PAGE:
By Charlie Bermant
Peninsula Daily News
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The final plank was attached Friday on the rear starboard hull of the historic ship — and celebrated with shots of whiskey.
“It’s been an incredible, remarkable effort that has gone into the ship over the past five years and is the result of a lot of wonderful individuals who worked together,” said Joshua Berger, co-captain with Daniel Evans of the historic vessel, based in Port Townsend.
“We will continue to maintain this national historic landmark in perpetuity, making it relevant and resilient for years to come.
“With this milestone, I can’t help thinking about what’s next, how thousands of people will be able to take advantage of it for educations programs.”
About 300 people gathered at a “whiskey plank” celebration, a maritime tradition.
The final hull screws were attached by members of the Adventuress crew.
Shots of whiskey all around sealed the deal.
Sound Experience, which owns and operates the boat, discovered the need for a stem-to-stern restoration in 2005, according to board chair Kenneth Greff.
The $1.2 million raised for restoration represents only part of the effort, he added.
“This isn’t repeatable. You couldn’t accomplish all this with just the money,” he said.
“With all the volunteers, in-kind donations and support from the Port Townsend boating community, we were able to make this happen.”
Businesses donated materials and offered discounts, “which made it all possible,” Greff said.
“It was a result of a collective amount of energy and a collective amount of skill.”
After several years of preparation and fundraising, renovation began in 2009.
For the past five winters, the vessel has been removed from the water at the Boat Haven to have varying parts restored or replaced.
“When we got this started, there were a lot of detractors, with people questioning our sanity that we would attempt such a thing,” Greff told the assembled crowd.
“But you all made it possible, and when the ship launches again in a few weeks, the entire hull will have been restored.
“There are new masts and new drive trains accomplishing things that many said were not possible.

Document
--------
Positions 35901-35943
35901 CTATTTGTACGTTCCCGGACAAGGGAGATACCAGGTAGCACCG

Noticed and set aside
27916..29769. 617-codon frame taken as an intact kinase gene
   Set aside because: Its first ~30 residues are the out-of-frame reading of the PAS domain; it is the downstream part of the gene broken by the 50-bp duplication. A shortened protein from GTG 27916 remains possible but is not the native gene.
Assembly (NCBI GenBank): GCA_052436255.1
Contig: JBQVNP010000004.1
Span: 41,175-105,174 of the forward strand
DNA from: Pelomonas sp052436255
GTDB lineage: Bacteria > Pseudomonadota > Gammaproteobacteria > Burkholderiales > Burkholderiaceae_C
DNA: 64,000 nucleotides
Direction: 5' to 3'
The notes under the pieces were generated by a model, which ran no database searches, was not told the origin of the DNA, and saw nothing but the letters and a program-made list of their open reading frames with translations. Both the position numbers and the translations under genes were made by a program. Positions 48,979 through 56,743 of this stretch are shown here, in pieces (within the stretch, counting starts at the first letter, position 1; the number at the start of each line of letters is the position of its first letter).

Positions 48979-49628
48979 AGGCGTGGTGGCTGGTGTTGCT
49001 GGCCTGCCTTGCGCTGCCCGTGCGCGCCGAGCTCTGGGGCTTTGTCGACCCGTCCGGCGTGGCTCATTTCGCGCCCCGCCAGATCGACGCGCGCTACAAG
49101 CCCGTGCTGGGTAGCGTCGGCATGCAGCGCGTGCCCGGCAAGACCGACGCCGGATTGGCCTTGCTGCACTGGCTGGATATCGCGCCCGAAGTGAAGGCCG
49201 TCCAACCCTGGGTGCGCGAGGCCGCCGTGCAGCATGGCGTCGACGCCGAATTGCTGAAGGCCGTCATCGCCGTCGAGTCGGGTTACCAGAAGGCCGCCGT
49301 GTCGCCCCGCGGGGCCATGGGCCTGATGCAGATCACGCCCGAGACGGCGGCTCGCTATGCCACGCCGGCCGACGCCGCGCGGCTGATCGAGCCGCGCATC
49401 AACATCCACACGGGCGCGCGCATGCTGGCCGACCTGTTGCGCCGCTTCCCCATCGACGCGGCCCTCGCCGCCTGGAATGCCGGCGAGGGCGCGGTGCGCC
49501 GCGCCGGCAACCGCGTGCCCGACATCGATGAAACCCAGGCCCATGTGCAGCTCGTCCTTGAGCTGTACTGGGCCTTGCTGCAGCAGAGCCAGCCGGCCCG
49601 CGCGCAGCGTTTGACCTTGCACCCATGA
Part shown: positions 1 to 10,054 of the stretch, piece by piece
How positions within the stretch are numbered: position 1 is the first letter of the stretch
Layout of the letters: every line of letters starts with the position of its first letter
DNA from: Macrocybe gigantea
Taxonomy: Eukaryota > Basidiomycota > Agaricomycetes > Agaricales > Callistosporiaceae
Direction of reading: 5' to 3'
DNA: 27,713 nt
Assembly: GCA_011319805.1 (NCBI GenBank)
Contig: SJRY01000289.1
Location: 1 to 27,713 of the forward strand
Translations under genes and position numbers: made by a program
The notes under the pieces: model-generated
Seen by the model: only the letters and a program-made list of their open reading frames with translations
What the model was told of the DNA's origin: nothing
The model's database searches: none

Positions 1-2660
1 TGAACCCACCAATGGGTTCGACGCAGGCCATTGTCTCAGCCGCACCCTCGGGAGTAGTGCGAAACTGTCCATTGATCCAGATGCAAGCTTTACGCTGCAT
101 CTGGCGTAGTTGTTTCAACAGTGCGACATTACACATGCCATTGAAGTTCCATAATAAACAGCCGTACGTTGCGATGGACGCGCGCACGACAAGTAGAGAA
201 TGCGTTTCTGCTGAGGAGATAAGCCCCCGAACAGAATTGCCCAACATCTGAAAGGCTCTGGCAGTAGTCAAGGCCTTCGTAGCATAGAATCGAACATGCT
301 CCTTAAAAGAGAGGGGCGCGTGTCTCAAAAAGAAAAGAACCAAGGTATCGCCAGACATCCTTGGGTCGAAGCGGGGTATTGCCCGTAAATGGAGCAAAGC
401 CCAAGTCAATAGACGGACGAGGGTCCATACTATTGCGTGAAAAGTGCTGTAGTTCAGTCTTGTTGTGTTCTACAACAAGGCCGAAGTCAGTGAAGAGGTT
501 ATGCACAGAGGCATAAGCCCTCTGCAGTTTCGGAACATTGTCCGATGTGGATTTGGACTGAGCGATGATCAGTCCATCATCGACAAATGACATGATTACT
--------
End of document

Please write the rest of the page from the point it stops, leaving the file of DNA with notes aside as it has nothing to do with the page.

“This ship could have sat here like many others that we see around here, out of money and out of resources, and that would have been the end of her days.”
The Adventuress is scheduled to return to the water for its yearly “splash” April 2.
Before then, much work remains to be done, including painting, varnish, scraping and rigging, according to Zachary Simonson-Bond, the chief winter mate.
Work weekend coming up
To this end, there is one final work weekend, from 9 a.m. to 5 p.m. March 22 and from 9 a.m. to 4 p.m. March 23 in the Boat Haven, for which volunteers are needed.
“There are still a lot of things left, but we will get them done,” Simonson-Bond said.
Educational programs aboard the Adventuress range, in sailing season, from three-hour tours to students living and working on the boat for several days at a time.
Now that the boat has been renewed, Greff said it is possible that educational programs and sailings could be offered on a year-round basis.
The schooner was built in East Boothbay, Maine, in 1913 for John Borden, who wanted to sail it to Alaska.
A year later, it was sold to the Port of San Francisco as a pilot ship.
Sold again in 1952, it was moved to the Pacific Northwest. The nonprofit Sound Experience, based in Port Townsend, has operated it since 1989.
In recent years, an average of 5,000 people have participated annually in its sailing programs, with that many again visiting the ship in port.
For information about programs or to volunteer for the work weekend, phone 360-379-0438 or visit www.soundexp.org.
Jefferson County Editor Charlie Bermant can be reached at 360-385-2335 or email@example.com.